Anglo-Saxon tribes of Britain. It is derived from the Old English personal name Manning. According to some experts, this name is derived from the Old Norse word manningi, which means a valiant man. CITATION[CLOSE]
Bardsley, C.W, A Dictionary of English and Welsh Surnames: With Special American Instances. Wiltshire: Heraldry Today, 1901. Print. (ISBN 0-900455-44-6) Another source claims that the surname was an "ancient personal name." CITATION[CLOSE]
Lowe, Mark Anthony, Patronymica Britannica, A Dictionary of Family Names of the United Kingdom. London: John Russel Smith, 1860. Print. However, one source claims that name was an ancient Norman name that must have moved to England at some point. Lambert Maignon was listed in Normandy in 1180 and a few years later, William, Ansketel le Maignen was also found in Normandy 1180-1185. CITATION[CLOSE]
The Norman People and Their Existing Descendants in the British Dominions and the United States Of America. Baltimore: Genealogical Publishing, 1975. Print. (ISBN 0-8063-0636-X)
Early Origins of the Manninge family
Suffolk and later in various counties throughout England. "The Mannings were, in the 13th century, represented by the Manings in Norfolk, Cambridgeshire, Hunts, Lincolnshire, etc. Now they have their principal homes in Essex and Devon, and are also established in Cheshire, Northamptonshire, and Gloucestershire." CITATION[CLOSE]
Guppy, Henry Brougham, Homes of Family Names in Great Britain. 1890. Print.
"The oldest record of the family occurs in Domesday [Book] as Mannig (Suffolk)" CITATION[CLOSE]
Mannings Heath is a village in the Horsham District of West Sussex, England.
Early History of the Manninge family
Another 314 words (22 lines of text) covering the years 1300, 1630 and 1711 are included under the topic Early Manninge History in all our PDF Extended History products and printed products wherever possible.
Manninge Spelling Variations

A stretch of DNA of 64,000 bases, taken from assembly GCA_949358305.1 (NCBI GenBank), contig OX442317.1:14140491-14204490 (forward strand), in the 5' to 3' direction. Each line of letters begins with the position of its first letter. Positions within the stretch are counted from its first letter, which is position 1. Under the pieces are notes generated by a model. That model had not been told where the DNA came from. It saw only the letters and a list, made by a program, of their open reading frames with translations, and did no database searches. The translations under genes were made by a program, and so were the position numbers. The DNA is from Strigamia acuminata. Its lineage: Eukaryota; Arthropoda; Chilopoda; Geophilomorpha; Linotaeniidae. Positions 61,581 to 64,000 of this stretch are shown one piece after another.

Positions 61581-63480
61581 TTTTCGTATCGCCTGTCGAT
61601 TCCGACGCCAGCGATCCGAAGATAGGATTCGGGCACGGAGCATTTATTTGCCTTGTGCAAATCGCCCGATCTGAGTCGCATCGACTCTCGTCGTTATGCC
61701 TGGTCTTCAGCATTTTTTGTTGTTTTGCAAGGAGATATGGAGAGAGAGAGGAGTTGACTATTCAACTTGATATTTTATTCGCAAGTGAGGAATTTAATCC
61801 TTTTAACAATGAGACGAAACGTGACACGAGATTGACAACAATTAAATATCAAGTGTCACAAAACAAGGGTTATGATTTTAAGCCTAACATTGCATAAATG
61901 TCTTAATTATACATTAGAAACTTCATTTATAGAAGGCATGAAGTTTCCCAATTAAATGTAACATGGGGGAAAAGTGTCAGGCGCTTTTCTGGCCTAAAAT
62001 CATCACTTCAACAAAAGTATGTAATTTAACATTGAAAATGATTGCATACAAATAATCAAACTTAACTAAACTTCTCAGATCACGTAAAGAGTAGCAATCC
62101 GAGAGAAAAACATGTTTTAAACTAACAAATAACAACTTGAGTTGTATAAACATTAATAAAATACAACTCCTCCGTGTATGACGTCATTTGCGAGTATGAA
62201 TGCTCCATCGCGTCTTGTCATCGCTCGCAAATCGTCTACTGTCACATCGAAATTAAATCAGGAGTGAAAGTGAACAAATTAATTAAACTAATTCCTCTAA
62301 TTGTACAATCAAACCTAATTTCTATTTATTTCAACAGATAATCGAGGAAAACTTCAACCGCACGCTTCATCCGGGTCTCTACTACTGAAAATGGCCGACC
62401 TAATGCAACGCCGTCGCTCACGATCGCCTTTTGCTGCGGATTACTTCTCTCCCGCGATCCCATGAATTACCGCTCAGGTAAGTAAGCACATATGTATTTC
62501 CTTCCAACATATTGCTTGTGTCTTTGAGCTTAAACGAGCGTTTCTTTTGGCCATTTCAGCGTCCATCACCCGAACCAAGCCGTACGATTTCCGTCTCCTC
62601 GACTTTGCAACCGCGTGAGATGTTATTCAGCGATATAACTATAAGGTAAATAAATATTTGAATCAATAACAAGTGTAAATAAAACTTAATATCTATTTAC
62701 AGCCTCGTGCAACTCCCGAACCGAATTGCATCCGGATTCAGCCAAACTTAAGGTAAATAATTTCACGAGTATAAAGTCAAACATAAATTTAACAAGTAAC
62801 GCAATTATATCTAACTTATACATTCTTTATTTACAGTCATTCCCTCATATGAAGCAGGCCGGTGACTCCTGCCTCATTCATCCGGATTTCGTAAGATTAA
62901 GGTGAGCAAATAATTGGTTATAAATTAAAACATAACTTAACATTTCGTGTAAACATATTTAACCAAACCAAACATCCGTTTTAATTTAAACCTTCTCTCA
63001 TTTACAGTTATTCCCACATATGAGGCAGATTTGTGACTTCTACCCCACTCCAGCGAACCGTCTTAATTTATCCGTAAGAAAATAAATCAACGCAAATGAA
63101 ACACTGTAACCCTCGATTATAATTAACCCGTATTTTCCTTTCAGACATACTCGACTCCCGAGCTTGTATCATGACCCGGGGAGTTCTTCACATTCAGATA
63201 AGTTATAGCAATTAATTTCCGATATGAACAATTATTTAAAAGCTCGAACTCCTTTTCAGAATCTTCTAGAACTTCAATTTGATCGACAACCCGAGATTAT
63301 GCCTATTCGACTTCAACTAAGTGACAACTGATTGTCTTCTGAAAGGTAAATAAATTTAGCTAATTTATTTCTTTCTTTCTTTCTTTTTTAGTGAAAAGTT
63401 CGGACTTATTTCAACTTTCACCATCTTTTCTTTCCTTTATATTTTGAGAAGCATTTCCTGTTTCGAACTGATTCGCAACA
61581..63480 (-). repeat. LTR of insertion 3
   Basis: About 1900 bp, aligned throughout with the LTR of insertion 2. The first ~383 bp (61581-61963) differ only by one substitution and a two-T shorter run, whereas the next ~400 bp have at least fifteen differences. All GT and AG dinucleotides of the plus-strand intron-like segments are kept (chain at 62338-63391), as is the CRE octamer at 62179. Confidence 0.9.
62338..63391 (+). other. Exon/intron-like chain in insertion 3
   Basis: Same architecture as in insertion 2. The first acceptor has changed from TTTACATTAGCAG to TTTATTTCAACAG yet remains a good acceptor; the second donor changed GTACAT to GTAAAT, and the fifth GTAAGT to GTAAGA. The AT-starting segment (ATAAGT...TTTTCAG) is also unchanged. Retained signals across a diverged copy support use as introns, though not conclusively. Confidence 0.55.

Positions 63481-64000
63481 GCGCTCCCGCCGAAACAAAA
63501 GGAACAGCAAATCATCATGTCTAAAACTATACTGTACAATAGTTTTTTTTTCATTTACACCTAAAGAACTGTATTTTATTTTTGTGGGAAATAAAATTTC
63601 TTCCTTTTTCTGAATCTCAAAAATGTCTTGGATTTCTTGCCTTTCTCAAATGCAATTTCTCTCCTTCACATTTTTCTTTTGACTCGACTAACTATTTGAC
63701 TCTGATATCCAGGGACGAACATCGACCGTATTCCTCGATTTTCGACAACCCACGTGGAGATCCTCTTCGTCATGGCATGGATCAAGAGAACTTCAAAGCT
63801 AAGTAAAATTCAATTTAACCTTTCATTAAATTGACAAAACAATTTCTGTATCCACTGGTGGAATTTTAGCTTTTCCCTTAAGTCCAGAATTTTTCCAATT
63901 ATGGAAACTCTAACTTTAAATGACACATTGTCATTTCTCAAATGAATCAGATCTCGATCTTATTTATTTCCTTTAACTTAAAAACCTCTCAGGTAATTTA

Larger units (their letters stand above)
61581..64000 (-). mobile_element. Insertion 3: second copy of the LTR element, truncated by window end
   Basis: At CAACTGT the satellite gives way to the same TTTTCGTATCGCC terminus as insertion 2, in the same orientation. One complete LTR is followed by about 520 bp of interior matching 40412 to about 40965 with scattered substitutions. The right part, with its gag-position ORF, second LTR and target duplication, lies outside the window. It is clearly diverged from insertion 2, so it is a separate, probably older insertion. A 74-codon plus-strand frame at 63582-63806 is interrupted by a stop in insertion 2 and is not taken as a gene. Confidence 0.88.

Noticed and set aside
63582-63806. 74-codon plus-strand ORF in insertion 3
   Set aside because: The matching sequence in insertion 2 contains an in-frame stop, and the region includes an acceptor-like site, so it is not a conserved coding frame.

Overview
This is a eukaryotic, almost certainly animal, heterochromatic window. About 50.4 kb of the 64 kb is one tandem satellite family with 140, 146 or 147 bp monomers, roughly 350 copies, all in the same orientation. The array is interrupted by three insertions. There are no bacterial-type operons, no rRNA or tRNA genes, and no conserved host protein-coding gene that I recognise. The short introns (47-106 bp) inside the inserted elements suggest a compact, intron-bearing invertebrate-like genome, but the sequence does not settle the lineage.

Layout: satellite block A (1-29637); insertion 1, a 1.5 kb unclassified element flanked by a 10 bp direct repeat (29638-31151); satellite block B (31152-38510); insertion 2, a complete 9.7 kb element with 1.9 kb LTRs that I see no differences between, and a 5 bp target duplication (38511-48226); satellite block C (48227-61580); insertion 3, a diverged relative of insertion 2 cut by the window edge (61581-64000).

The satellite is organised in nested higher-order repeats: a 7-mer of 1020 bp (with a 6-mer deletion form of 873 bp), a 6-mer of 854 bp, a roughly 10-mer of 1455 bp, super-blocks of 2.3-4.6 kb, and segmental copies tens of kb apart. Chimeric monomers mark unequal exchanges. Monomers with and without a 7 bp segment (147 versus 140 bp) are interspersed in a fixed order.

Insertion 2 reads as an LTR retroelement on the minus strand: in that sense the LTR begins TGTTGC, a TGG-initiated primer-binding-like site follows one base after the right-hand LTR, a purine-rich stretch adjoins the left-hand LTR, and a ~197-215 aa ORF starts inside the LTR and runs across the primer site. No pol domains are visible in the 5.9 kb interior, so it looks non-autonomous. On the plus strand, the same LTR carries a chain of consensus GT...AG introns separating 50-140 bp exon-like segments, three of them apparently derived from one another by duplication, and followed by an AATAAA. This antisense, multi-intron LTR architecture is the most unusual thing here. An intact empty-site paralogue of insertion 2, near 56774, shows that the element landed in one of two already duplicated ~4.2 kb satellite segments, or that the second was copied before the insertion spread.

spelling variations are common among early Anglo-Saxon names. As the form of the English language changed, even the spelling of literate people's names evolved. Manninge has been recorded under many different variations, including Manning, Maning, Mannings and others.
Early Notables of the Manninge family (pre 1700)
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Migration of the Manninge family to Ireland
Some of the Manninge family moved to Ireland, but this topic is not covered in this excerpt.
Another 106 words (8 lines of text) about their life in Ireland is included in all our PDF Extended History products and printed products wherever possible.
Migration of the Manninge family to the New World and Oceana
For many English families, the political and religious disarray that shrouded England made the far away New World an attractive prospect. On cramped disease-ridden ships, thousands migrated to those British colonies that would eventually become Canada and the United States. Those hardy settlers that survived the journey often went on to make important contributions to the emerging nations in which they landed. Analysis of immigration records indicates that some of the first North American immigrants bore the name Manninge or a variant listed above:
Manninge Settlers in United States in the 17th Century
The Manninge Motto
The motto was originally a war cry or slogan. Mottoes first began to be shown with arms in the 14th and 15th centuries, but were not in general use until the 17th century. Thus the oldest coats of arms generally do not include a motto. Mottoes seldom form part of the grant of arms: Under most heraldic authorities, a motto is an optional component of the coat of arms, and can be added to or changed at will; many families have chosen not to display a motto.
Motto: Esse quam videri
Motto Translation: To be, rather than to seem.
Manninge Family Crest Products